An American flag flies atop the stage at the first day of Hempfest, Friday, Aug. Thousands packed the Seattle waterfront park for the opening of a three-day marijuana festival.
I had been trying to track down Vivian McPeak all week, and I finally reached him Wednesday afternoon. Upwards of , guests are expected. I wanted to talk with McPeak because Hempfest has always intrigued and confused me. He and some friends started the event in , when cannabis was extremely illegal.
Hempfest is set up like a three-day marathon of Hyde Park soapboxers or a never-ending series of five-minute TED Talks. Comedian Ngaio Bealum will riff on edibles. Rolling Stone writer Amanda Chicago Lewis will discuss cannabis media. Grow guru Kyle Kushman will go off about cannabis seeds. Or they may talk about something completely different. Who knows? Each speaker gets four minutes and change to say their piece. The schedule, parsed in five minute increments, is insane. Another point of confusion: Hempfest actually did start out with a focus on hemp , not smokable sativas. Hemp is the same cannabis sativa plant that produces the flower you can buy in legal cannabis stores today.
To be considered hemp it must contain, by law, less than 0.
Emperor went on to become one of the best-selling underground books in publishing history. The farm bill Congress passed last December contained a provision removing hemp from the Controlled Substances Act. A further twist: Hemp reform was led by Republican Sen. Mitch McConnell, an ardent cannabis prohibitionist who set hemp free because the farmers in his home state of Kentucky see it as a promising cash crop.
So you can thank Sen.
Weed in What to Expect – Rolling Stone
Mitch the next time you pop that CBD gummy. Along came Hempfest to say, Why not? At first it was kind of funny.
Go ahead and dream, you crazy hippies. Then Hempfest stuck around, year after year. People of good faith — both in the industry and outside of it — are at risk of being a federal felon despite complying with state law.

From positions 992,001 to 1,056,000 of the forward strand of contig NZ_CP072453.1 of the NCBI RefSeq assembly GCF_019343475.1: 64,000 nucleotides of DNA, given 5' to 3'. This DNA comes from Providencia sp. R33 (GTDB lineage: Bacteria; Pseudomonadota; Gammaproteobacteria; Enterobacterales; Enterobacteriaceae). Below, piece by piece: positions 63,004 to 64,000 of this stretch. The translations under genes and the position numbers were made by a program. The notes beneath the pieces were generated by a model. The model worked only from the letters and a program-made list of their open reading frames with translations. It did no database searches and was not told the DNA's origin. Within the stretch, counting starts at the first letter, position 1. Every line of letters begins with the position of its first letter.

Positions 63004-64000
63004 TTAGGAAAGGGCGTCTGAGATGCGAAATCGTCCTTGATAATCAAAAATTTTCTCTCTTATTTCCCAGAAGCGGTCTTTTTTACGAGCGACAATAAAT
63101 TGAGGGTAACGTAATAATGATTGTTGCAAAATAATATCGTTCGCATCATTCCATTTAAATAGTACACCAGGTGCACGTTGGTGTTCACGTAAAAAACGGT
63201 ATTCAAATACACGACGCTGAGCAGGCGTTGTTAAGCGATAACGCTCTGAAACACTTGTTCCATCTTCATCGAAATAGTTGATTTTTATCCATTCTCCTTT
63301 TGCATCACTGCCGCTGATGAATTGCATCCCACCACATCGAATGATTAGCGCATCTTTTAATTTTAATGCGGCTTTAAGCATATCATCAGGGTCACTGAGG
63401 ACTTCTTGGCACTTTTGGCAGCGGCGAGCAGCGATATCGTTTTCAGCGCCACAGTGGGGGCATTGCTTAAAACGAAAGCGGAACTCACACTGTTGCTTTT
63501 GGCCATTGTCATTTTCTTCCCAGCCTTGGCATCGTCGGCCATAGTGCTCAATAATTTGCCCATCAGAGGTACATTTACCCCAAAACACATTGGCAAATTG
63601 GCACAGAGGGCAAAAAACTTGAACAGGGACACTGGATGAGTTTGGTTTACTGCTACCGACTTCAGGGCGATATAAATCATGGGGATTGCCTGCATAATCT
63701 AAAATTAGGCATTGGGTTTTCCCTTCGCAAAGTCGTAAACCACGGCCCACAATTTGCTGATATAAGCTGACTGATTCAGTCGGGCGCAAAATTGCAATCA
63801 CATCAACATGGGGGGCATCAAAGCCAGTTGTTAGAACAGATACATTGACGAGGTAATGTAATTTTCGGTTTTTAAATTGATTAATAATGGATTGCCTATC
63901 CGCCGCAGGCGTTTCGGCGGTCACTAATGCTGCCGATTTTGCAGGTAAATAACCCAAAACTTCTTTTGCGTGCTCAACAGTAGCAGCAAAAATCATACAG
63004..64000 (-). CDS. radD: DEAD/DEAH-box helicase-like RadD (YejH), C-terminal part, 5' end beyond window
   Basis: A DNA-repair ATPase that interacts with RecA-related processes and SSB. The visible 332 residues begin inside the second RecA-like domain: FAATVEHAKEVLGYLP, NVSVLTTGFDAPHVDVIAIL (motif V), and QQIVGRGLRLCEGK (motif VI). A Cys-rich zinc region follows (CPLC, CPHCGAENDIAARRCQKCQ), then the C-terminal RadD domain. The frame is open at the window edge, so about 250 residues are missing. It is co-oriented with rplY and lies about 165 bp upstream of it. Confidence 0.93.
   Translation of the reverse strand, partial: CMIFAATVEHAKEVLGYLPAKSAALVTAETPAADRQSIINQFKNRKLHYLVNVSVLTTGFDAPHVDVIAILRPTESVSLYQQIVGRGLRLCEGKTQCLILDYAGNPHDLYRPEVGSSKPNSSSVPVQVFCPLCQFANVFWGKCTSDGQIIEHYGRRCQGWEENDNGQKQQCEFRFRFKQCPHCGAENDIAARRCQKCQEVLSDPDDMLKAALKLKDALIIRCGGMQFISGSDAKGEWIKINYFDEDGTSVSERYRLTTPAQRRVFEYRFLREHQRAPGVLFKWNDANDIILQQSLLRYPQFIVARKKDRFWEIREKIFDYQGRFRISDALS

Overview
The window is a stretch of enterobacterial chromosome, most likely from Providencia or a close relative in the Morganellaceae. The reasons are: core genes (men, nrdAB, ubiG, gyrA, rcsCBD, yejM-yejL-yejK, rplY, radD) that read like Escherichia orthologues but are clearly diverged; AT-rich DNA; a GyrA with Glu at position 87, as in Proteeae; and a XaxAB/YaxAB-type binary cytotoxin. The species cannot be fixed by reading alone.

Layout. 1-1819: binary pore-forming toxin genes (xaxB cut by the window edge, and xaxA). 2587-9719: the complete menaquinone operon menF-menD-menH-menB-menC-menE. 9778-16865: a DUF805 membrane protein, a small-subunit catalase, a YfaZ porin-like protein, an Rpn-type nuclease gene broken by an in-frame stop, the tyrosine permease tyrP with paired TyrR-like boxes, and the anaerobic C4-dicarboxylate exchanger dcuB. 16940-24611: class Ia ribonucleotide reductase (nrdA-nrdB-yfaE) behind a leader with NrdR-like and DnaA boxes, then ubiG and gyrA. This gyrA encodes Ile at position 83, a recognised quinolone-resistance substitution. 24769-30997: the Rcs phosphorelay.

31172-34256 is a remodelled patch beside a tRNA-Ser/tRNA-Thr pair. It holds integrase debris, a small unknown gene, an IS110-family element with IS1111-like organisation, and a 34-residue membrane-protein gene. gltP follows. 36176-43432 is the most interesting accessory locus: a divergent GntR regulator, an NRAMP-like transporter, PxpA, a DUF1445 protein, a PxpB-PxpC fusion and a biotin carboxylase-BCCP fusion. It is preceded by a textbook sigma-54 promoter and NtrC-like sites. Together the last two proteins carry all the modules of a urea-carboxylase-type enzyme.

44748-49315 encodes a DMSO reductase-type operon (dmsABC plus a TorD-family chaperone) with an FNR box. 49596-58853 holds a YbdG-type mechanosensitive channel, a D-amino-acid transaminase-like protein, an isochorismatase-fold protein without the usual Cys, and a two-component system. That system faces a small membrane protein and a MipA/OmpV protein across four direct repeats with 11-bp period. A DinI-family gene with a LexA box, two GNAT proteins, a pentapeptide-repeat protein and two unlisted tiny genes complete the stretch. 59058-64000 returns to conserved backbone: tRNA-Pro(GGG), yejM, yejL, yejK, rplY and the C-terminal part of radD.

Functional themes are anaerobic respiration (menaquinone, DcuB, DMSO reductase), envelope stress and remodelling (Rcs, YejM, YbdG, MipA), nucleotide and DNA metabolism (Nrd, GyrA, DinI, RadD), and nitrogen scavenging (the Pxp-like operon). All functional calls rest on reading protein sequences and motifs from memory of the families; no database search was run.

And the cash on the streets is a big public safety and law enforcement concern. Warren, who is a presidential candidate hopeful, said in a statement, "Our federal marijuana laws are outdated and pose a threat to our public health and safety. Marijuana should be legalized, and we must reverse the harm of these failed policies by wiping clean the records of those unjustly jailed for minor marijuana crimes. It's very similar to a version of the bill introduced in the last Congress. But now, those in favor of marijuana reform can use the Democratic majority in the House and the bipartisan support in the Senate to shepherd it through, or so they think.
President Trump even " really " supported the earlier version. His Marijuana Justice Act calls for the full federal legalization of weed, as well as clean records for people who committed marijuana-related offenses, and reinvestment into the minority communities targeted the most by the War on Drugs.
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He netted some of the biggest Democratic names to back it, but there's next to no chance he'll get it past the Republican-controlled Senate. Whether or not Congress can get its shit together to make big marijuana moves, the cannabis movement is churning through the states. New Jersey came maddeningly close to legalizing weed last month, and New York is looking at its own legalization effort this year. Georgia just voted to allow the sale of medical marijuana, which ought to help a lot of Georgians out.
Fancy cannabis dispensaries are popping up in Vegas , NYC , and other big cities. This is going to be a big year for weed. It's what the people want. Type keyword s to search. Today's Top Stories. The Washington Post Getty Images.